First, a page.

Since July 2015, when President Pierre Nkurunziza ran for a controversial presidential third term, brutal killings of leaders and civilians have continued unabated.
Despite the country gaining relative stability, targeted killings by "unknown" criminals continue to be reported countrywide according to the government.
For the past three months, more than 20 people have been killed in grenade attacks in public places, homes and bodies have been found dumped on the streets with tell tale signs of torture.
The United Nations Commission of Inquiry on Burundi recently called on the International Criminal Court to open an inquiry into the alleged human rights abuses made in the country since 2015.
The call came after the Commission released a report indicating increased violations of human rights in the country.
However, last week, African countries launched an initiative at the United Nations blocking the International Criminal Court from investigating possible human rights violations in the country.
The countries, instead developed a resolution that praised Burundi for wishing to engage in dialogue and co-operate with the UN on the same.
Government officials and some opposition members have been victims of the targeted attacks and forced disappearances in the country.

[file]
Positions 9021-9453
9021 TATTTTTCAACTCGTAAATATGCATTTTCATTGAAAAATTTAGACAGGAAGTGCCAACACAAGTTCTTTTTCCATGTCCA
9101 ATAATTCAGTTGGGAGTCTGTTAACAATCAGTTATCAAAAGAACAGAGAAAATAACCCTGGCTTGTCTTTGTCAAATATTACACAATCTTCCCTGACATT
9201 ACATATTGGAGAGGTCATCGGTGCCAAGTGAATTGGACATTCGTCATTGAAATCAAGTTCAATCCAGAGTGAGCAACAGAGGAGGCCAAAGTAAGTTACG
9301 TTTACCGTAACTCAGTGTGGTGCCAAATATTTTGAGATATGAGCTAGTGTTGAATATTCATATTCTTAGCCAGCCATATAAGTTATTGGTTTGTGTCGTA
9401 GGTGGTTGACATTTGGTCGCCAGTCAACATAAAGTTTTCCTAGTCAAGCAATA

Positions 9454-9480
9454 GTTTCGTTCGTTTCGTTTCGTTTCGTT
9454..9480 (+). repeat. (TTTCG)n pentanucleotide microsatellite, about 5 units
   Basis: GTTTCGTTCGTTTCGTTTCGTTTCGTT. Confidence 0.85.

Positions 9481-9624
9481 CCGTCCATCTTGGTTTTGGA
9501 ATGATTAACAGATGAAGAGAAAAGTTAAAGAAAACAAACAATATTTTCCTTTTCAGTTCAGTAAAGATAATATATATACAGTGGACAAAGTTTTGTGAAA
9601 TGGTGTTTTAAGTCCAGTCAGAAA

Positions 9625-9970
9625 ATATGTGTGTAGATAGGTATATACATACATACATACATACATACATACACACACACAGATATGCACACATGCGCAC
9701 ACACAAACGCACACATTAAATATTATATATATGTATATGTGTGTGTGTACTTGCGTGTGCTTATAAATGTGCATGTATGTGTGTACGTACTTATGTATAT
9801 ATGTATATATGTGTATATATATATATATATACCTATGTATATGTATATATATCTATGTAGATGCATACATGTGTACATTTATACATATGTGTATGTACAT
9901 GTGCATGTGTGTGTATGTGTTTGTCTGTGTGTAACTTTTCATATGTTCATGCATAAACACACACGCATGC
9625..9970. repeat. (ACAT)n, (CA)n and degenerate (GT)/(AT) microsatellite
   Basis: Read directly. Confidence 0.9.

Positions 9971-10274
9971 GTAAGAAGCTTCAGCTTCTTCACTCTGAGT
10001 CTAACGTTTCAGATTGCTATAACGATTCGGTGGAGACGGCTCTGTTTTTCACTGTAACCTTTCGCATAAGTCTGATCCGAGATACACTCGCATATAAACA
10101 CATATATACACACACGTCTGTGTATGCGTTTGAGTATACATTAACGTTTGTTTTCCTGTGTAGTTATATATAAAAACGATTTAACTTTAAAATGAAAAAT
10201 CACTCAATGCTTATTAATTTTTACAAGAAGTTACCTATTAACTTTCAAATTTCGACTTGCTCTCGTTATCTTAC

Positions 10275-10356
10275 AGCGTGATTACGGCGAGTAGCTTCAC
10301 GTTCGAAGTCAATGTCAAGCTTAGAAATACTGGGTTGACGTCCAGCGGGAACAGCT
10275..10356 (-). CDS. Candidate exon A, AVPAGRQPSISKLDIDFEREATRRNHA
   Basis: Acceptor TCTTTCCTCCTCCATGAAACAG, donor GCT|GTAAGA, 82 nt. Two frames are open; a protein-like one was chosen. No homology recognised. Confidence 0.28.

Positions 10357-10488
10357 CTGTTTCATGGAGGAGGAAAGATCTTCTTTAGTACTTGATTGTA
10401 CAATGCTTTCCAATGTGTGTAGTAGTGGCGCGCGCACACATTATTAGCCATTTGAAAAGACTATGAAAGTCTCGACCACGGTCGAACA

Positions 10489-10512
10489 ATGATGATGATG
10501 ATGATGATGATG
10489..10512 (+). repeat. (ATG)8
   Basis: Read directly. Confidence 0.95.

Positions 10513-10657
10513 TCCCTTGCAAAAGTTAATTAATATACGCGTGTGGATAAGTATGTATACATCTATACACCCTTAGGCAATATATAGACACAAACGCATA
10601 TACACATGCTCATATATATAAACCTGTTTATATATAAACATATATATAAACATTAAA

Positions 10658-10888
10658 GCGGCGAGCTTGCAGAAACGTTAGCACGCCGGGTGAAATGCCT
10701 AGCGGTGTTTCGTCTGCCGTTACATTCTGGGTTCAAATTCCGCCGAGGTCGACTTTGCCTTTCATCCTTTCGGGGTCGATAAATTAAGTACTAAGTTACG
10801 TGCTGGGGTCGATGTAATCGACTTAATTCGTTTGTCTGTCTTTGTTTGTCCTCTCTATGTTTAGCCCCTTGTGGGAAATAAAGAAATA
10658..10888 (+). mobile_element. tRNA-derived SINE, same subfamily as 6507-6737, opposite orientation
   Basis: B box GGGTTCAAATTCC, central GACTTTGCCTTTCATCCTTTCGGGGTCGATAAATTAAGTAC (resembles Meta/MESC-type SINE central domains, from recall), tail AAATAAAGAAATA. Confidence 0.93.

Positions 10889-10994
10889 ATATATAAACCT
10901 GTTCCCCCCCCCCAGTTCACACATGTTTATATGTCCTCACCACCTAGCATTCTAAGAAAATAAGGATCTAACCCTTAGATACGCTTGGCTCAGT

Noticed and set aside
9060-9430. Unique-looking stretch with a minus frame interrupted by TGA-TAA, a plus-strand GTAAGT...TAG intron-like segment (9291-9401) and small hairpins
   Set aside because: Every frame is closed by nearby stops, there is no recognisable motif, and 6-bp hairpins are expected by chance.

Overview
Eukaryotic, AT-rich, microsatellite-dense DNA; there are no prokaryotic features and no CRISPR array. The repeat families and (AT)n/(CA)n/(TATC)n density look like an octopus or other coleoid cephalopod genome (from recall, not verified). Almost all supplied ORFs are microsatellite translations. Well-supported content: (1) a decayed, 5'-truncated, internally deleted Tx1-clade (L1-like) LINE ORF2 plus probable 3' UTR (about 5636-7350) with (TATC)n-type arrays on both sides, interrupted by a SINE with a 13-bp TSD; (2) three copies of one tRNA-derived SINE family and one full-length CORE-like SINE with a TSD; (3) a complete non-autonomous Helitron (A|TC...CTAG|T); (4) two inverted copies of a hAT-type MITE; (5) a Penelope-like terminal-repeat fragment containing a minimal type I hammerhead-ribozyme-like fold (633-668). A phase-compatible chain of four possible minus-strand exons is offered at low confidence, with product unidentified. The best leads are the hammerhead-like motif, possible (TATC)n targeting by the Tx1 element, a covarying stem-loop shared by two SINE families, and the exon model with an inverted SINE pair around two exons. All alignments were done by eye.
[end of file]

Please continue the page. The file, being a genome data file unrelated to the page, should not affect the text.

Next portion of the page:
Earlier this month four people were shot dead by unknown armed group in a Bujumbura neighbourhood while brewing illicit alcohol.
"Some of these criminals have been arrested and some attacks are not politically motivated but we are waiting for the investigations to be concluded for us to know the reasons behind them," said Burundi police spokesman Pierre Nkurikiye.
"Any person who commits a crime in Burundi is punished, and this shows that this is not true. We have seen many crimes that were committed by insurgents and the Burundi police and they were punished," said the Burundi Justice Minister Laurentine Kanyana.
According to the government, more than 500 people have been killed since 2015, when the political crisis erupted and which led to hundreds of thousands civilians fleeing the country.
"In general, impunity still prevails in Burundi," said Burundi opposition leader and the deputy speaker of parliament Agathon Rwasa.